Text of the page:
3 year old TWH/SSH with  18 MONTHS pro training, ridden in a curb with a medium port and Aussie Saddle in ring and pasture by very experianced rider

Question: I bought Churchill because he was being abused and could not leave him once I met him.  He had been on built up shoes since he was 18 months old and with a trainer in
Lewisburg TN.  He had scars from being blistered and a blown-out tendon -- it is very swollen but he is no longer lame on it and is really pick up a nice gait now.  

When I first got him he was scared to death.  He hid in the back of his stall when you came up and if you moved your hand on him while riding he went crazy.  He would jump straight up in the air and grab the bit and take off running.  He has gotten out of that and knickers to you when you walk by his stall and he would rather be with me than eat grass.  You can rub him all over when you are riding him -- so he has gotten over his abuse -- I have been very gentle and patient with him.  I just trail ride him which he loves.  He is very
gentle and sweet.  

THE PROBLEM - he has a very hard tough mouth.  When I first got him the sides of his mouth were split from a twisted wire snaffel they were using on him.  I would like to know what I can do to make him more responsive to the bit.  When I pull back to slow him down he opens his mouth to avoid the bit -- pull and release does not seem to work.

I grew up showing hunters and jumpers (TBs)-- this is my first walking horse - what a great change in temperment!

From Panelist Liz


First of all I want to say how wonderful I think it is that you have taken on what can be a very challenging task of re-habbing a horse with Churchill's history. I have worked with many find it a very rewarding experience to show these horse a new and better life.
When I do get one that has the mouth damage that you are experiencing, I go to a bit-less bridle. If they are sensitive enough and not to strong or hot I will use a side-pull. If not I will then go to a mechanical hackamore that does have more control but should be used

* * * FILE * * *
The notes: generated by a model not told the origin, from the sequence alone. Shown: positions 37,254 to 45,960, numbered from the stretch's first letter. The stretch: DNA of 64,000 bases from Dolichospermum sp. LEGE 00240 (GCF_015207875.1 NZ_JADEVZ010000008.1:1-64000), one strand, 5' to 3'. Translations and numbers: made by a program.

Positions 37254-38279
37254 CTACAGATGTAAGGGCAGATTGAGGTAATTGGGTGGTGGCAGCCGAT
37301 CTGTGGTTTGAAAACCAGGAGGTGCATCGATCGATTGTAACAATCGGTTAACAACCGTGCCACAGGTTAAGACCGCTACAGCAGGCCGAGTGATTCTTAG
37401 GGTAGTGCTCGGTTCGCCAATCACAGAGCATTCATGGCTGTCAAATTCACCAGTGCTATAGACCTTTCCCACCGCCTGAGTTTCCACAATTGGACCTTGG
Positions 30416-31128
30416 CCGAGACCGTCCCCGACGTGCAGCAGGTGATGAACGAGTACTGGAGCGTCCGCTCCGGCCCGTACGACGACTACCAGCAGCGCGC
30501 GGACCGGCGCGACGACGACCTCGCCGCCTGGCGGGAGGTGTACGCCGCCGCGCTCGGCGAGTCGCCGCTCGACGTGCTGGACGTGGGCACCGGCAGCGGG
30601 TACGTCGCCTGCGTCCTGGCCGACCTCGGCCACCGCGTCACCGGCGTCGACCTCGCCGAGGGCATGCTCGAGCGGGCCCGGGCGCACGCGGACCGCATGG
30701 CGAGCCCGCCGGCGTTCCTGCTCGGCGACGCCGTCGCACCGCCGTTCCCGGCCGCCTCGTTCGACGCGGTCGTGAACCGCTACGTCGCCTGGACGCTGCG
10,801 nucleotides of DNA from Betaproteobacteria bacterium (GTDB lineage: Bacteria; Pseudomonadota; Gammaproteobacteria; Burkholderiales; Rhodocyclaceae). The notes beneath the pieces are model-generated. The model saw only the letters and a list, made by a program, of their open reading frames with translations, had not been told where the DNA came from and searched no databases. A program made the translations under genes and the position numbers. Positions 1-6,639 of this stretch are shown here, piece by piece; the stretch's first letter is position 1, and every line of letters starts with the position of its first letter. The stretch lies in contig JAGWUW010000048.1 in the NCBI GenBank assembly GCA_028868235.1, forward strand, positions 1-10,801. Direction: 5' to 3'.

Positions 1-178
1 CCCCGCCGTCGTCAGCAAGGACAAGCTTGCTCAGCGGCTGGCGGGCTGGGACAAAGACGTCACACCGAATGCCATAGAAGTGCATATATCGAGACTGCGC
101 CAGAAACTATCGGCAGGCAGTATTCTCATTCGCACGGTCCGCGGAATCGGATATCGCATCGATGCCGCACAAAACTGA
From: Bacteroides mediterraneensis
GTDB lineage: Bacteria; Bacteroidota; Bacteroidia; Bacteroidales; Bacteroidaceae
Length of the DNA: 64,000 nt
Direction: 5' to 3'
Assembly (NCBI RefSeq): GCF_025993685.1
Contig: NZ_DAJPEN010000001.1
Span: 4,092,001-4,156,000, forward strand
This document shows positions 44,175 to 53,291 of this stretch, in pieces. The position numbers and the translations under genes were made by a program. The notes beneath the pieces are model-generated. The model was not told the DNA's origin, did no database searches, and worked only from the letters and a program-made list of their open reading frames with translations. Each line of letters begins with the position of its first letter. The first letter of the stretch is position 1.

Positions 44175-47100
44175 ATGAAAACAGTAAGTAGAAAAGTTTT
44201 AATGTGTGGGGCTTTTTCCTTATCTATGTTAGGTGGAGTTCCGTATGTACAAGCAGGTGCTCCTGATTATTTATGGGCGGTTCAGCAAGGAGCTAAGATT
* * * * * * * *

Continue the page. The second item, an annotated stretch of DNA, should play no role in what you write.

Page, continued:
carefully as it sure can be create a lot of leverage if used incorrectly and cause new problems rather than help . 

What I am trying to do is reprogram the horse to respond to pressure on the nose instead of the mouth and become sensitive to leg and seat aids. When this is done I will then put the horse back in the bit but also use my bit-less rig at the same time and just let the horse carry the bit but not engage it at this point. Just let them get used to carrying it again. When they seem comfortable with this I will then start using the bit for signals and if they get confused I re-enforce with the bit-less bridle. You will have 4 reins to use and will take the some time for you to get used to using them, but this is a skill that will pay off in developing.

There are some horses with to much history that they just never do go well in a bit again and then I just use the bit-less bridle . I do think it is the effort to first try to get one back in the bit though. 

I would also like to point out that he is still only 3 and should not be pushed to much as he still has lots of maturing to do yet . Take your time and you will have many years of enjoyment together. 

Good luck to you and Churchill!

From Panelist Erica

Congratulations on your successful effort to create a lasting partnership with Churchill. Have you thought about trying a sidepull or something similar? I personally don't like to use hackamores. I found a sidepull in one tack catalog the other day that had a leather nose instead of a rope one (most common). I have one horse who does exactly the same thing as you described Churchill doing with the exception of running away, and the only thing that works for him is either riding in a rope halter or a sidepull. 

Sometimes regular bits are too much for a horse, and in Churchill's case they have been used for abusive measures and that certainly doesn't help for light communication.

Erica Frei

From Panelist Lee

Congratulations to you for providing a good home for this horse.  The mouth problem is not at all unusual, as you have probably figured out.  The good news is that it doesn't have to stay as numb as it is.

There are a number of different strategies that can work.  You might try riding in a sidepull, teaching the horse to respond to weight aids to slow down, and the pull and slack on his nose of the sidepull in place of a bit while his mouth regains some sensitivity.  If you are not familiar with a sidepull, you might try riding in a mullen Pelham, most work on the snaffle
rein, using the curb as a back up from time to time.  You can also teach him to slow and stop on verbal commands, on a longe line first, then under saddle.  Probably the most effective cue will be a weight cue to stop -- ask with a half halt on the bit, then shift your weight a bit back in the saddle, with a soft lower back, while squeeze/releasing with your upper thighs to ask for a slow down.  Breathe out as you ask him to stop. Practice in a small area until everytime you use this cue he slows and stops, with virtually no rein use.

Good luck with this horse -- he will take time to reclaim, but his mouth should come back if you can discontine use of the curb alone while you ride him.  You might even try an eggbutt snaffle to see what happens, but do it in a small enclosed area!

Lee Ziegler

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